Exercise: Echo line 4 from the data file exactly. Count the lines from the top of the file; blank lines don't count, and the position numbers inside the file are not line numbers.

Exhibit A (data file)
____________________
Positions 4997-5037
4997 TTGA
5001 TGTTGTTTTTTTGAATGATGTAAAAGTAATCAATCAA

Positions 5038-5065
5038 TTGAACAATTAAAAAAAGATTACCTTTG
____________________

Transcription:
Positions 5038-5065